When you’re cruising the drive-through, what matters more: how quickly you get your Big Mac or whether they remembered to hold the pickles?
McDonald’s is betting on the latter. In its latest comeback maneuver, the world’s largest restaurant chain is switching up the outdoor ordering process to make it more personal, and hopefully more accurate.
The new method — it’s called “ask, ask, tell” in McDonald’s-speak — provides three opportunities to check that what the customer requested is what the customers gets.
That’s crucial because about 70 percent of sales are made to people who don’t leave their vehicles. To make the experience more pleasant, the company has also asked restaurants to turn off recorded drive-through greetings so real-time workers say hello to customers instead. And then there’s this: Employees should no longer fold over the tops of paper bags but will leave them open so contents can be inspected.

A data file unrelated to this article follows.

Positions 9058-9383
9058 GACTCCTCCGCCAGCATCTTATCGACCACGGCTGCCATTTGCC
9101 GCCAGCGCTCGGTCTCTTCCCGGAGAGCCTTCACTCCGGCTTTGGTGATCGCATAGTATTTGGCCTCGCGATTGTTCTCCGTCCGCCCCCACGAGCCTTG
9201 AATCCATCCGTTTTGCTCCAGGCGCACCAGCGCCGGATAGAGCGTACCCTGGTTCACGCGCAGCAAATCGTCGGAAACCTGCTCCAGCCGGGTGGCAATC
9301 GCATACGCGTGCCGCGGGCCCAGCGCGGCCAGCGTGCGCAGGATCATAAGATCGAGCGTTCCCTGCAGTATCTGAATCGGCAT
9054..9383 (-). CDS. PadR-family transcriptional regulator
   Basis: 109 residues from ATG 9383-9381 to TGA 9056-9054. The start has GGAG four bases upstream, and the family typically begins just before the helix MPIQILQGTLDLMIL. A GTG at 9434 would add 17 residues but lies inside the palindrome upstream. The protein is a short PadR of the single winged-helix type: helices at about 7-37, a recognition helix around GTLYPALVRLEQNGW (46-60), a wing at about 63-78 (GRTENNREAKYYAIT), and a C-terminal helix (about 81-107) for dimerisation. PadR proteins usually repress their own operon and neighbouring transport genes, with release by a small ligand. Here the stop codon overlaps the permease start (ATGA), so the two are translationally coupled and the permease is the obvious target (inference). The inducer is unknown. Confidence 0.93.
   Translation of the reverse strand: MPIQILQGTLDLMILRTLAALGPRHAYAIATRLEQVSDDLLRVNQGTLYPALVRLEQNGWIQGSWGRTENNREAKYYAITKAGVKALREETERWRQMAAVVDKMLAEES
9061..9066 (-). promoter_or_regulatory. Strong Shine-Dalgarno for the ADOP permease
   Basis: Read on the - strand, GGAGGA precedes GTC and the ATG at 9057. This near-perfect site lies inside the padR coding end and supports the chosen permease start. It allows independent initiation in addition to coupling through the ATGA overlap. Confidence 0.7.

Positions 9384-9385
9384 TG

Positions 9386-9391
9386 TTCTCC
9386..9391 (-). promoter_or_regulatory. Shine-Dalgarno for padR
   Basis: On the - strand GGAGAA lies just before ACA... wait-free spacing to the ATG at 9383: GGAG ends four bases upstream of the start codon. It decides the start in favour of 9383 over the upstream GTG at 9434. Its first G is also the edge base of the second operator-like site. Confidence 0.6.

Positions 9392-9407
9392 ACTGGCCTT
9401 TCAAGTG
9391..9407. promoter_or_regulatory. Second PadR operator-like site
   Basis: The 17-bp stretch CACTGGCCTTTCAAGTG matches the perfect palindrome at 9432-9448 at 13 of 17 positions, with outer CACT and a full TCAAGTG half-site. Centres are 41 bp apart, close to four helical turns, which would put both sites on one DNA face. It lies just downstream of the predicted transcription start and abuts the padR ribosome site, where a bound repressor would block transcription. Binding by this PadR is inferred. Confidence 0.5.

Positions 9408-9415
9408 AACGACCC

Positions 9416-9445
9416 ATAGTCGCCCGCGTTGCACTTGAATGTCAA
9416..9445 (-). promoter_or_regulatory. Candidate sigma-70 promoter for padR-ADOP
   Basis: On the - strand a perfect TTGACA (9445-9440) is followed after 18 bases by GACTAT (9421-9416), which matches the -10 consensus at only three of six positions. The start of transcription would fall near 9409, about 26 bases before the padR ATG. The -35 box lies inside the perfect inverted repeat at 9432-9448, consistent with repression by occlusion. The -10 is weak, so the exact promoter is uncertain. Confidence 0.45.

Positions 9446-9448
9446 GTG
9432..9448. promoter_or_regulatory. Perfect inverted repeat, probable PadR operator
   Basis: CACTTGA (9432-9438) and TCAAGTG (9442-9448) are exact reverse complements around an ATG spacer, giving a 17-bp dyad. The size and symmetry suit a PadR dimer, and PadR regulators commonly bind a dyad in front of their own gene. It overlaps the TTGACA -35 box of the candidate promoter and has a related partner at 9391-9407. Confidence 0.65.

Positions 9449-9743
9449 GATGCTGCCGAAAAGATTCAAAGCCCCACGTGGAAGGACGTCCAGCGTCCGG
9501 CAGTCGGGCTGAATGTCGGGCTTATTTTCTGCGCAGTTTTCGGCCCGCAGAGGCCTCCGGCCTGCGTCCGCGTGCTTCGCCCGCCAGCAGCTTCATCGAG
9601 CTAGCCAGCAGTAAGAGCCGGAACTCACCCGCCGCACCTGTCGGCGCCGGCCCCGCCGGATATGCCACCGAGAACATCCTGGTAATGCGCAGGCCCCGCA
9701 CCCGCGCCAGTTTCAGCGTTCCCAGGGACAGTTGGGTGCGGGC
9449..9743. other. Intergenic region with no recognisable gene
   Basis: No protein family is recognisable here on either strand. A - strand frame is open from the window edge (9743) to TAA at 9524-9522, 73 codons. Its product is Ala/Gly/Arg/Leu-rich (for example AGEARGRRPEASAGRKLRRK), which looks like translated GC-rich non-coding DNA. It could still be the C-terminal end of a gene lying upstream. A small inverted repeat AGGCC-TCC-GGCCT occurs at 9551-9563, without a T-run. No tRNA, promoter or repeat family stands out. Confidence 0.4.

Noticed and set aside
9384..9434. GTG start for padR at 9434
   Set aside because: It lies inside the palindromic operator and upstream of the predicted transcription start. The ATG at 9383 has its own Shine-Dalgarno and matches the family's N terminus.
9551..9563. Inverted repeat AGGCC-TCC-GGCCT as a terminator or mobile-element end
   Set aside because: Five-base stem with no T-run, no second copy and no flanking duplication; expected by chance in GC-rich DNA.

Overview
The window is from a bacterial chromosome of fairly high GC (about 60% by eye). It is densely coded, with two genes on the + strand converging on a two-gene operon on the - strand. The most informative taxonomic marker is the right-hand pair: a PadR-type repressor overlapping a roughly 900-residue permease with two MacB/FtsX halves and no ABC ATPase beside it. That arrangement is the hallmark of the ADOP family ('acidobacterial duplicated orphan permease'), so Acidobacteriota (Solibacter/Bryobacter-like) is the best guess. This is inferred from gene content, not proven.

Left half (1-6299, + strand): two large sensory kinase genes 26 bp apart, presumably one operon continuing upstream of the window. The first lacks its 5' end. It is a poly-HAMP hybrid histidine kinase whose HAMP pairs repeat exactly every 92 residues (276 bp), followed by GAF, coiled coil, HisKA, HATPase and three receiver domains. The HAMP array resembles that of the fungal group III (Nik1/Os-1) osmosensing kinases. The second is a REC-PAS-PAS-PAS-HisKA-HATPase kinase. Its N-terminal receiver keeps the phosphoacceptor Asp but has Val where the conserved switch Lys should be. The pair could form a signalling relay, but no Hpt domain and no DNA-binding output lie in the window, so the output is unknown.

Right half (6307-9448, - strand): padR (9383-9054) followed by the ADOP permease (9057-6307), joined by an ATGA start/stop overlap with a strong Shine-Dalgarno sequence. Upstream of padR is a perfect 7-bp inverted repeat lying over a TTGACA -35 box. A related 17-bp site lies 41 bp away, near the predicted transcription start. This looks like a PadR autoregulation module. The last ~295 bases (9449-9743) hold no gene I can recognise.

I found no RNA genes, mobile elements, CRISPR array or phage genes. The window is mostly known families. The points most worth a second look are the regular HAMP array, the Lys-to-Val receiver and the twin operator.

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“They’ve got to get it right in the drive-through because it touches so much of their business,” said Peter Saleh, an analyst at BTIG Research.
Accuracy had become an issue, particularly after the menu grew unwieldy over the past five years with the addition of a slew of new offerings.
So over the summer, the chain removed more than half of 130 offerings from outdoor menu boards, highlighting just best-sellers.
At McDonald’s, “ask, ask, tell” is optional for franchisees, who own about 90 percent of the chain’s 14,350 U.S. stores. Here’s how it works: After a customer orders, an employee repeats the full order and asks if it’s correct, and the customer is asked again at the window where he or she pays. The “tell” comes when the food changes hands — the employee reminds the customer what’s in the bag.